Motor insurer in huge cost-cutting drive heads for leap in profits

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CHURCHILL owner Direct Line Group is expected to post a leap in half-year profits this week as it refuses to get dragged into a motor insurance price war and it ramps up cost-cutting efforts.

The UK’s biggest motor insurer recently announced three site closures and said another 2,000 jobs were under threat – up to a quarter of them at three offices in Leeds – as it revealed plans to more than double its original cost savings target to over £200m in gross annual savings by 2014, or £130m a year on a net basis. Nearly 500 jobs could be affected at offices in The Headrow, The Wharf and at Pudsey.

Direct Line, which also owns brands including Green Flag and Privilege, has already axed 1,200 jobs since last August under the cost-cutting drive.

Profits surged 47 per cent to £94.3m in the first three months of the year thanks to cost savings and unusually low weather-related claims.

It also put profit over sales volumes in its motor arm by holding prices while rivals slashed premiums, as well as by cutting the number of new young drivers it takes on who are deemed a bigger risk.

This saw gross premiums fall 4.5 per cent during the first three months of the year to around £1bn, but analysts at Numis Securities said the focus on profit “bodes well”.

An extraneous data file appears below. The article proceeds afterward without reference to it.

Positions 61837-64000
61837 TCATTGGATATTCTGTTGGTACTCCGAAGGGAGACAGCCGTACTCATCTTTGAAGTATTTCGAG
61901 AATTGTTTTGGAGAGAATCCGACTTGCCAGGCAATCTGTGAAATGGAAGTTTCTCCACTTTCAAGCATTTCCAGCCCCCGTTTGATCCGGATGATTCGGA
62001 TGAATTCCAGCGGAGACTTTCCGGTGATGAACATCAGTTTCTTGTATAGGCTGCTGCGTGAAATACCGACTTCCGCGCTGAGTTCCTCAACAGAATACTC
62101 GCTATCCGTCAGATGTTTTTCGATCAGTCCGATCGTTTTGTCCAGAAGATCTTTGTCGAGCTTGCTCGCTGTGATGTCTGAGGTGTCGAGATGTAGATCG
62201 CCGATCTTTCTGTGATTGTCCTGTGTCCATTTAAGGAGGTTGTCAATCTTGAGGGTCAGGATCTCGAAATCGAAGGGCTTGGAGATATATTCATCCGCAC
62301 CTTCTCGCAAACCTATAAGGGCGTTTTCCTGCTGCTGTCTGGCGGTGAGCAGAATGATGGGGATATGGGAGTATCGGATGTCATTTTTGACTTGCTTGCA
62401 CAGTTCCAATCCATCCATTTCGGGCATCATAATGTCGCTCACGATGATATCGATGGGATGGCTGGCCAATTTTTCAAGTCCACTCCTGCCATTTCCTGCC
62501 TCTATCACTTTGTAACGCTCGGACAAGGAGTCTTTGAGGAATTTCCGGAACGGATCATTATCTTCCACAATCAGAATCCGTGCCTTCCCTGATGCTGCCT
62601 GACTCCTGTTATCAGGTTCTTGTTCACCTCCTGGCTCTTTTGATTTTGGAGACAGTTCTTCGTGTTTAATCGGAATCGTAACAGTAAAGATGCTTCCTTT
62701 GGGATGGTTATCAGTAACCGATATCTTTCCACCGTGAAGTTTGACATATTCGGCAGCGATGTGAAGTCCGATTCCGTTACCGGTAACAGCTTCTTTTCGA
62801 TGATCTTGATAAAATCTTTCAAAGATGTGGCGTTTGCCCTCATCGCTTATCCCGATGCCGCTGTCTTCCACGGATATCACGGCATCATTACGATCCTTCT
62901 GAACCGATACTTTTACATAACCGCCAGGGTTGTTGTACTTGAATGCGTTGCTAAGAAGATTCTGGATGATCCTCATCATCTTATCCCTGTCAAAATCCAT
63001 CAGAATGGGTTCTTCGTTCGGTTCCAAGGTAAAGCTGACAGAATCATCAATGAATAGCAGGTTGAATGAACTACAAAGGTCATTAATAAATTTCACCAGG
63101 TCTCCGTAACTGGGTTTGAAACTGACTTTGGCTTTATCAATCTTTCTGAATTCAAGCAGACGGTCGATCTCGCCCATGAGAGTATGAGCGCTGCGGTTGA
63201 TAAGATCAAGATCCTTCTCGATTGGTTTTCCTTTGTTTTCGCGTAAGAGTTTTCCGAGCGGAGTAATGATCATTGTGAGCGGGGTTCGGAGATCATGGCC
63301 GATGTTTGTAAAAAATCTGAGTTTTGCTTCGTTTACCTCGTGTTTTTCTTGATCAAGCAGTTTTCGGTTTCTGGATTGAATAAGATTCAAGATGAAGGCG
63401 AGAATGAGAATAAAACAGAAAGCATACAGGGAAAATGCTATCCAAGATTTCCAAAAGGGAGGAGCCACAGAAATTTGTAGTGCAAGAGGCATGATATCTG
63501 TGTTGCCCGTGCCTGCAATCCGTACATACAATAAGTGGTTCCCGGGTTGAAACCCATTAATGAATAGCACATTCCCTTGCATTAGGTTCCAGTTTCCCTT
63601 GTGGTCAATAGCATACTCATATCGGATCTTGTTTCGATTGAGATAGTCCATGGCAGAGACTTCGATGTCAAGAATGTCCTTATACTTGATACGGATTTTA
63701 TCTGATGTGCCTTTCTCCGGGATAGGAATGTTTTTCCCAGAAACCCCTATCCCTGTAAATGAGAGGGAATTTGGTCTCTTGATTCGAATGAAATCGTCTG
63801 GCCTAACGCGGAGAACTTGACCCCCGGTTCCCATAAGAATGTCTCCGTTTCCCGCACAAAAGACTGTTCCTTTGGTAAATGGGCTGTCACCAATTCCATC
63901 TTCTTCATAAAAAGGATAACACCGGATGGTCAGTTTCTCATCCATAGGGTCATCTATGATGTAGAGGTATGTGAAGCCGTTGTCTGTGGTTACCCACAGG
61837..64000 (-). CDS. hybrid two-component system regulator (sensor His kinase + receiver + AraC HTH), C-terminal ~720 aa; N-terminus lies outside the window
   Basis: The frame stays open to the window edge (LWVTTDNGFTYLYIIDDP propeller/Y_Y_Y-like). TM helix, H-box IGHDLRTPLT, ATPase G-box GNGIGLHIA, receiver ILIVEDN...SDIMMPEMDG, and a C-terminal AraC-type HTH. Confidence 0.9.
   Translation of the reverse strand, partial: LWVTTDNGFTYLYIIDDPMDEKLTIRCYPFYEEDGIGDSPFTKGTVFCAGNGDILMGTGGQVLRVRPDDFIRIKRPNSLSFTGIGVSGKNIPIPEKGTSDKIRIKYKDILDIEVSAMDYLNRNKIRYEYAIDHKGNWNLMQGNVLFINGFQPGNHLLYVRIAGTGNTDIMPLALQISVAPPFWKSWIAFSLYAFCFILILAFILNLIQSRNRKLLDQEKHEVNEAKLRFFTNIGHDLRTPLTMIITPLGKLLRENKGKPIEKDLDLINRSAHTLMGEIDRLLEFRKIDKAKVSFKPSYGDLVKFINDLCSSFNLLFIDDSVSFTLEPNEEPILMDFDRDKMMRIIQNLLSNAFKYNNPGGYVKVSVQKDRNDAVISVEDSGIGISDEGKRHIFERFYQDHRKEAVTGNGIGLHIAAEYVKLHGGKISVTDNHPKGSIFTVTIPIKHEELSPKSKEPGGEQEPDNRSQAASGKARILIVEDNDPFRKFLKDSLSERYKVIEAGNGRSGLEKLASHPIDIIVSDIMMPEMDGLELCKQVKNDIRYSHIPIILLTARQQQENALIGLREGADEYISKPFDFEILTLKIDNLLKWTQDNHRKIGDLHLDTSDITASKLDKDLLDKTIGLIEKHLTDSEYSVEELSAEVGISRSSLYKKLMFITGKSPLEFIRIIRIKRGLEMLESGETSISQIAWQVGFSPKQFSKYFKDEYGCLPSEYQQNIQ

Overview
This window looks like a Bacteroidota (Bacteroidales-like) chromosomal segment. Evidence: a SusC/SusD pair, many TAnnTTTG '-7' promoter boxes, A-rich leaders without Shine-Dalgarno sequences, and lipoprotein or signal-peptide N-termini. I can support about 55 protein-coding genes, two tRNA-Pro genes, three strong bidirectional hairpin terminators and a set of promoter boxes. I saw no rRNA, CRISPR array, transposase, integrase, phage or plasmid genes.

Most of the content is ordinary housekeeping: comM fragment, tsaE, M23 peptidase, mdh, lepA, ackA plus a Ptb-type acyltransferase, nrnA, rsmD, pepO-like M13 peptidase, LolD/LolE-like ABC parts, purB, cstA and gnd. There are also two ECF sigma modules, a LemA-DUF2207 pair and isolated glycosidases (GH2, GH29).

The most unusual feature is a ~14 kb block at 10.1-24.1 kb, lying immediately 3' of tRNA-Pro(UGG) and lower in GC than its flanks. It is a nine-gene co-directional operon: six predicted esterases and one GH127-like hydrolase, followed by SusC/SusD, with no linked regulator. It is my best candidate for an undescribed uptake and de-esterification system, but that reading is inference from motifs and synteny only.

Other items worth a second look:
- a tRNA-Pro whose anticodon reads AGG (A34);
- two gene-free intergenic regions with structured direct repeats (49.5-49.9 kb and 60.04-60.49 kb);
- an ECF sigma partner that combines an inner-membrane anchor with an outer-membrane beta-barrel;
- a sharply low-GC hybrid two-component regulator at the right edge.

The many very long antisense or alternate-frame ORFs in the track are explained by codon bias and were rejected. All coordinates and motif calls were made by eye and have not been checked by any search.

They are forecasting a 21 per cent hike in operating profits in the first half, to £270m. Improving trends in bodily injury claims are also expected, according to Numis.

Direct Line, which reports on Friday, was spun out of Royal Bank of Scotland (RBS) when it floated on the stock market last year. Taxpayer-backed RBS floated Direct Line to appease European Union rules on state aid. RBS still owns 48.5 per cent of the insurer but must sell its entire stake by the end of 2014.

Meanwhile, the rising popularity of online and mobile betting will be in sharp focus when bookmaker William Hill also reports interim figures on Friday.

It saw sums wagered online on sports outstrip those made “over the counter’’ in its high street betting shops throughout the first quarter, with increasing numbers of bets made through its mobile apps. Its app was downloaded 45,000 times on Grand National day and 51,000 times during the Cheltenham Festival. Analysts are pencilling in a 12 per cent rise in half-year pre-tax profits to £147m.

Ivor Jones, analyst at Numis Securities, is expecting more “strong growth” in the online business, predicting that the 45 per cent contribution to overall earnings seen in the first quarter will have increased even further.

William Hill employs more than 15,000 people, including about 3,000 staff in Yorkshire, of which more than 1,100 are based in Leeds, where the company has two offices. The company also has a call centre in Sheffield.